- Many innovative treatments expected to be launched will be aimed at narrow patient populations. Approximately 50 - 60 new chemical or biological products are expected to be launched over the next two years. About two-thirds of these products will be specialist-driven, and many of them are aimed at niche indications and narrow patient populations. In 2009, patients can expect new treatment options for diabetes, rheumatoid arthritis, psoriasis, insomnia, thrombosis, acute coronary syndrome, various types of cancer and meningitis. Potential launches in 2010 include therapies for resistant hypertension, osteoporosis, asthma, COPD and pneumococcal disease. Some of these products are first-in-class with novel mechanisms of action, while others offer different modes of treatment likely to improve efficacy and patient compliance. There are 6 - 10 potential blockbusters among expected launches in 2009 and 2010.
"The economic crisis is adding another layer of complexity to an already challenging market environment," noted Aitken. "To strengthen their resilience, pharmaceutical manufacturers must adapt their strategies and tactics -- re-evaluating their commercial models, pursuing opportunities in emerging markets, and strengthening the value proposition of their medicines in ways that resonate with payers and patients."
About IMS Market Prognosis
IMS Market Prognosis offerings are subscription-based, strategic market forecasting publications that provide unparalleled insights into the economic and political issues affecting the pharmaceutical and healthcare industries. Based on a rigorous evaluation of the key events affecting the marketplace, IMS Market Prognosis provides a five-year forecast at the country, regional and global level. The scope of coverage includes 42 in-depth country analyses and more than 220 top-line country forecasts in 11 regions worldwide.
The forecasts take full account of key issues impacting the pharmaceutical and healthcare industries. Additional factors that may affect overall growth include major safety events resulting in product withdrawal or prescribing restrictions; shifts in regulatory approval standards from their current levels; the application of sudden cuts to drug spending levels; public health crises; and a deterioration in economic conditions. Growth is measured in constant dollars to avoid the influence of currency exchange rates; sales are calculated at the ex-manufacturer level. IMS Market Prognosis forecasts use an econometric model that includes forecasts for economic indicators such as Gross Domestic Product, Consumer Expenditure, and the Consumer Price Index from the Economist Intelligence Unit. As the basis for the forecast model, changes in these indicators will impact forecasted pharmaceutical performance.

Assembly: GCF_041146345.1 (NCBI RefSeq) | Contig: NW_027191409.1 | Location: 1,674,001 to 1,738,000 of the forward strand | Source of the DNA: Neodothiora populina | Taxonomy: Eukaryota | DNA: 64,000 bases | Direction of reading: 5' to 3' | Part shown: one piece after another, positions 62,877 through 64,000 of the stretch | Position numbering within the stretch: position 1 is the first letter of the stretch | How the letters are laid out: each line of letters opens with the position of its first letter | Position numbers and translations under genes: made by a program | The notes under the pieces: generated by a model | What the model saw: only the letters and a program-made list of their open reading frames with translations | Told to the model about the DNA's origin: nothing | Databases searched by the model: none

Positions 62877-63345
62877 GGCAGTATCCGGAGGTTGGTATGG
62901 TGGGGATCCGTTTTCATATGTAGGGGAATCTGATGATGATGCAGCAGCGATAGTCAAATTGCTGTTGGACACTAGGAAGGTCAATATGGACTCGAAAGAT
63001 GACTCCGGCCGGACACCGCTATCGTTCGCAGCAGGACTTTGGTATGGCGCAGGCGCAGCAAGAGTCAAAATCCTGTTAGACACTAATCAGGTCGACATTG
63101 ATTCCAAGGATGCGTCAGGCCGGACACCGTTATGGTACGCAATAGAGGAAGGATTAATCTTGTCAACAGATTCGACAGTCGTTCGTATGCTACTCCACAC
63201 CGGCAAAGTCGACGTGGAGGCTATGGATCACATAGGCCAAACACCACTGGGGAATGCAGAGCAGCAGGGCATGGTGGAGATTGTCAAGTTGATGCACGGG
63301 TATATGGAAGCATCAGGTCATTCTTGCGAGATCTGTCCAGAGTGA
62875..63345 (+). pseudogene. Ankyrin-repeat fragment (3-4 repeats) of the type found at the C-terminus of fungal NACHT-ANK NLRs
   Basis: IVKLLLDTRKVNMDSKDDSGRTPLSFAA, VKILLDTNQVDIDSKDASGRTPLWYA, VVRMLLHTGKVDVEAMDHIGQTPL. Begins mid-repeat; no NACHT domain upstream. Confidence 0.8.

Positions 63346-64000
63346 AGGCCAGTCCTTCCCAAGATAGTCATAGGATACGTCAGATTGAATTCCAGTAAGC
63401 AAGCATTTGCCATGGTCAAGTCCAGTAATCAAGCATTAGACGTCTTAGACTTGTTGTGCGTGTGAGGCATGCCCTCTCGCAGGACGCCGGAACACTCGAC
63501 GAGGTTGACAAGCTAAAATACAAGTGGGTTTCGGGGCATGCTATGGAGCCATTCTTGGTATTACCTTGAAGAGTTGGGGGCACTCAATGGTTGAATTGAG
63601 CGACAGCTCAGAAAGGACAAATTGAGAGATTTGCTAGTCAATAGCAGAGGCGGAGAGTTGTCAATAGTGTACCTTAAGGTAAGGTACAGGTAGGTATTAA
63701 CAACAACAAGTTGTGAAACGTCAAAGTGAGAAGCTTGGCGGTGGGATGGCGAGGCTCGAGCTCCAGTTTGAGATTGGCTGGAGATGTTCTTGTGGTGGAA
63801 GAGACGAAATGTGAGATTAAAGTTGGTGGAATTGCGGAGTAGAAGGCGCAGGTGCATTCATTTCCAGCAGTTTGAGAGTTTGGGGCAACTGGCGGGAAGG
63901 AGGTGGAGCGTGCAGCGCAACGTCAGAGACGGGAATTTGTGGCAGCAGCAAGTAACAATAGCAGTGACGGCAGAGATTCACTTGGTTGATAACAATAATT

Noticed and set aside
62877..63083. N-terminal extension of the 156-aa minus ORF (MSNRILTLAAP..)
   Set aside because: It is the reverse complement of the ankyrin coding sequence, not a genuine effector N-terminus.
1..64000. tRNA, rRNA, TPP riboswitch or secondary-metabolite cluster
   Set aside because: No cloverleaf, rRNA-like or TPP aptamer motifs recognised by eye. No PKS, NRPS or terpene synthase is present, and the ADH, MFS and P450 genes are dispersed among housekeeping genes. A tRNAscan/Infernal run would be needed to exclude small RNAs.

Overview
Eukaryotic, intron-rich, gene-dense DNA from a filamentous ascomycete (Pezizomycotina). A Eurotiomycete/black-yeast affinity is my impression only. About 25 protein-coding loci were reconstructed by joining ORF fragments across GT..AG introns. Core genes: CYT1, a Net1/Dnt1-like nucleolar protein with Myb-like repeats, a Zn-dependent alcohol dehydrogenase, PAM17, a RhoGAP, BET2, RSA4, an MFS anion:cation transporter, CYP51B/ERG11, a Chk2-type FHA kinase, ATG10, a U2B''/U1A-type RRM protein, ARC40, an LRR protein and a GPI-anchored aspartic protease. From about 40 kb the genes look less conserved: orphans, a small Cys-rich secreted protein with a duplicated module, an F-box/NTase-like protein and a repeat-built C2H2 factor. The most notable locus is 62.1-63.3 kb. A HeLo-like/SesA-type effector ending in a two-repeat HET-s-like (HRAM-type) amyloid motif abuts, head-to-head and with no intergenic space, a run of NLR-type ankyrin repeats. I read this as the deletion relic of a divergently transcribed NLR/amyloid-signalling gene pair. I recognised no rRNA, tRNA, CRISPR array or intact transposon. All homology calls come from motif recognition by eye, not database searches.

Operating in more than 100 countries, IMS Health is the world's leading provider of market intelligence to the pharmaceutical and healthcare industries. With $2.3 billion in 2008 revenue and more than 50 years of industry experience, IMS offers leading-edge market intelligence products and services that are integral to clients' day-to-day operations, including product and portfolio management capabilities; commercial effectiveness innovations; managed care and consumer health offerings; and consulting and services solutions that improve productivity and the delivery of quality healthcare worldwide. Additional information is available at http://www.imshealth.com.